Written by Henry Greenwell, as part of our general election series.
Underneath the dull trudge of this election lies one very interesting fact best whispered, ‘the sheen has worn off the SNP’. How this election is playing out in Scotland is worlds away from the monotony we are forced to endure down south. Indeed, two different election campaigns are underway.
In England, small numbers of activist dutifully pace the streets talking to a mass of disengaged voters who are no real fans of May’s, but when confronted with the alternative, who are at best incompetent and at worst abhorrent, they stiffen behind the ‘only real option’. While in Scotland, a country which is now a political hotbed, people see this as a chance to register a vote against the Scottish Government. Anger was on full display in last weekend’s Scottish leaders’ debate as the SNPs record of bad government was put to them first by two teachers and then cuttingly by Clare Austin, a nurse who relies on food banks to survive. The vile reaction against her, including by Joanna Cherry, a QC and MP, shows how out of touch the SNP have become. The SNP have been in government too long, and their record of failure is catching up with them.
Enter the Scottish Conservatives and the remarkable Ruth Davidson. Here is a leader who has reshaped what it means to be a Tory north of the border. Gone are the tweed-clad Laird’s and in is the working class, kickboxing lesbian. However, more remarkable still is what now constitutes the Conservative Party in both members, and activists North of the border is even more impressive. Scores of young students and young adults are hitting the streets knocking on doors, and everywhere the tide seems to be flowing in their favour. The main reasons are simple a rock solid, uncompromising stance on the Union, which has undoubtedly breathed life into the party, and the need to send a message to Sturgeon, whose only focus in life appears to be independence at any cost. This threat for a return to the divisive past is putting off swathes of fair-minded Scots. Who see their vote in last year’s referendum vote hijacked and the possibility of a return to the bitterly divisive 2014 as something to be avoided. These votes are coming from all parties, and the readiness to be tactical against Sturgeon is paramount.
As some activists of all ages said to me, ‘we’ve had many false dawns before and we can’t take anything for granted.’ Here was the most impressive line, while in England the refrain of ‘we’ll get over the line here but it will be down to the PM’ is a constant. In Scotland the number of activists the energy and thirst for a victory of any sorts is high. Alongside this, we must also remember that for many people who joined the party following the implosion of Labour in 2015, and Ruth’s persistent uncompromising defence of the Union, they have only known victory at last year’s breakthrough Holyrood election and this year’s astounding local elections. However, this must be tempered with the fact that collectively, merely putting the SNP back by ten seats, and for the Conservatives to get anything over six, would be a huge victory. If the Conservatives do well in this election, it will set back Indyref2. While it would be more distant though, the threat will certainly not be dead.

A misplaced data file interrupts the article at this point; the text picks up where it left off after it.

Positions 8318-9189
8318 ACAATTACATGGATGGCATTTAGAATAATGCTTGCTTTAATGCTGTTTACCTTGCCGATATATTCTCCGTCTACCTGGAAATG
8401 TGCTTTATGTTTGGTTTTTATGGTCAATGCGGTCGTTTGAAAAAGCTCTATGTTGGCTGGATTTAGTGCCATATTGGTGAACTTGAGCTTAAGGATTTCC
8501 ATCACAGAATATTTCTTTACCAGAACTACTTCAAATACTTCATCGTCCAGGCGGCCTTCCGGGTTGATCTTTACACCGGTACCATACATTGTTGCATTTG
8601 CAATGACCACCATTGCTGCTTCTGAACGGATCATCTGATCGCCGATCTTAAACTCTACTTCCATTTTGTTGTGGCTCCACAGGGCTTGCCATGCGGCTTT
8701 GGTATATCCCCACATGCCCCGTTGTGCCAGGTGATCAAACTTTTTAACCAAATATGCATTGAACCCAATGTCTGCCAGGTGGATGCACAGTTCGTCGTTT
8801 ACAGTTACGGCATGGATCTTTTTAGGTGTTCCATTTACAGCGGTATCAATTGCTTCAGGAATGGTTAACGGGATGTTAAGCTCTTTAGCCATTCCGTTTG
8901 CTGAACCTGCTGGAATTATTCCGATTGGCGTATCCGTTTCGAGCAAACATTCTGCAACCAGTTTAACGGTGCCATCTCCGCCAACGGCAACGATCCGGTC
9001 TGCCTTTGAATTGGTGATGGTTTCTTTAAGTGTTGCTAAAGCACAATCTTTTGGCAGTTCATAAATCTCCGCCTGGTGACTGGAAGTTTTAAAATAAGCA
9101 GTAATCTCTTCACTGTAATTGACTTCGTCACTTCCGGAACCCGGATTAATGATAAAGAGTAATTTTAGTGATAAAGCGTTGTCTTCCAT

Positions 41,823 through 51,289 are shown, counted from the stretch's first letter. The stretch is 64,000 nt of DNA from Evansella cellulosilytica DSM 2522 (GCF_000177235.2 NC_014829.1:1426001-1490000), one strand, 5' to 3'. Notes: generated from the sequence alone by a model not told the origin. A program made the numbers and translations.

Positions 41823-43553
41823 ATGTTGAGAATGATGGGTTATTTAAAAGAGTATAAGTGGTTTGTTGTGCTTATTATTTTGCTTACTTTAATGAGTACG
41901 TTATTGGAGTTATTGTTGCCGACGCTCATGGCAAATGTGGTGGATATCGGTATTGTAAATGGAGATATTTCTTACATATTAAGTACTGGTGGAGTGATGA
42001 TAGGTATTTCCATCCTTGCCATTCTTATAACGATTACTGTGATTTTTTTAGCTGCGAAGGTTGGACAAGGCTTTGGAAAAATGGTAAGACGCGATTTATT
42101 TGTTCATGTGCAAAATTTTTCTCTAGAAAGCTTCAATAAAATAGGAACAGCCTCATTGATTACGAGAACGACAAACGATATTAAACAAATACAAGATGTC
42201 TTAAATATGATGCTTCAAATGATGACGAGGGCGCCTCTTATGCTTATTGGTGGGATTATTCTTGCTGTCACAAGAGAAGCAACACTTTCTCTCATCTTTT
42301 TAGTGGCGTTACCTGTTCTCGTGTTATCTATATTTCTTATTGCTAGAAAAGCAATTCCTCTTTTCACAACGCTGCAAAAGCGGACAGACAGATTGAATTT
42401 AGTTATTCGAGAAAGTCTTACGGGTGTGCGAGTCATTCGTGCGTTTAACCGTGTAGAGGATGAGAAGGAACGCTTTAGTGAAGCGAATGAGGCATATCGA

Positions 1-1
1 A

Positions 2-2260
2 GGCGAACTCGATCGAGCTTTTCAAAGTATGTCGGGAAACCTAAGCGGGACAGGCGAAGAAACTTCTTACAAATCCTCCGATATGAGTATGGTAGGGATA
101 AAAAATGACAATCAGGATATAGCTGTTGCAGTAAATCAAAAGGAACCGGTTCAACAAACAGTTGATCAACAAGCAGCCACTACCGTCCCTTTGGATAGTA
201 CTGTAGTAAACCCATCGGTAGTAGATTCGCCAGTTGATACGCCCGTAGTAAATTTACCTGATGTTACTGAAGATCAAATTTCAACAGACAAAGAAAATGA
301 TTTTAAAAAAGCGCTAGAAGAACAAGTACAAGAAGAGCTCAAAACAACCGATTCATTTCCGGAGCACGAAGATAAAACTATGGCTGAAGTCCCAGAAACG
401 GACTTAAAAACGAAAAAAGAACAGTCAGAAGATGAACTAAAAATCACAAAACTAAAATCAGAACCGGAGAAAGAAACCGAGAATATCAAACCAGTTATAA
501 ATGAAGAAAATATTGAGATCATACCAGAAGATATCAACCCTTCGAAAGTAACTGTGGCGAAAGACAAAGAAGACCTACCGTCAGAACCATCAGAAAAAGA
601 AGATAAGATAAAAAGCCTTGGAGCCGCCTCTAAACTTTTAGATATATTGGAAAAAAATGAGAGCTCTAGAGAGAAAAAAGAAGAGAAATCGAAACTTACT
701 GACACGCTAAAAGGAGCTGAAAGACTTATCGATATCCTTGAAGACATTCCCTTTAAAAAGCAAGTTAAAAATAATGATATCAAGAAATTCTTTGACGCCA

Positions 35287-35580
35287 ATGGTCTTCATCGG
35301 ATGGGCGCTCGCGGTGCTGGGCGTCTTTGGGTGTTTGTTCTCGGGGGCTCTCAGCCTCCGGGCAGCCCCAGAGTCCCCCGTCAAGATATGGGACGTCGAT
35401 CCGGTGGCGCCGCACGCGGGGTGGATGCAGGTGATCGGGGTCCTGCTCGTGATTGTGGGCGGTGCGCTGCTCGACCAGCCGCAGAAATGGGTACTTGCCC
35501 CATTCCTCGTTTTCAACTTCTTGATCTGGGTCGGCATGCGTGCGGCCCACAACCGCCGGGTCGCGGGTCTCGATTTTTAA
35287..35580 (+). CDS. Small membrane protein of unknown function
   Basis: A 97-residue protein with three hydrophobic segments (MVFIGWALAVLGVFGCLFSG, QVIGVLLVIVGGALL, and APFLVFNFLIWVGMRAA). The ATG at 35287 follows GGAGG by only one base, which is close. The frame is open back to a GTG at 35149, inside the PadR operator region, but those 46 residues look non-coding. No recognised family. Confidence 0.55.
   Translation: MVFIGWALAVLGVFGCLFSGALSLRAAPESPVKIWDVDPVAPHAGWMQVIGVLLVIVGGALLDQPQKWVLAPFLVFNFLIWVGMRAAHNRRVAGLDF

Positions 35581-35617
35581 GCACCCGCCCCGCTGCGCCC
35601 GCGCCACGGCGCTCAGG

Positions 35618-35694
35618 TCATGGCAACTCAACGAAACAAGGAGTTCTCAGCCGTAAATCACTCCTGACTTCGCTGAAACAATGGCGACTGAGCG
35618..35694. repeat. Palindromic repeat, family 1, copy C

Take a stroll around Edinburgh or a second look while driving down a Scottish motorway and the reasons become clear, the great glues that held the Union together are in retreat. Pax Britannica, won at Waterloo and augmented by the Victorians, is gone. So too is the culture of Scotland’s and Britain’s great military endeavour. Finally, this is underpinned by the decline of two former givens in Scotland, industry and Presbyterianism. Suddenly you are left with a much more fragile concept of what it is to be British in Scotland. Nevertheless, all is not lost. Look at the youth, the vigour and the war on complacency displayed by the Scottish Conservative and Unionist party. This will, I hope, see them win bigger than they anticipate and in the long run, create the bedrock to once again reignite the world’s most successful partnership of nations, our Union.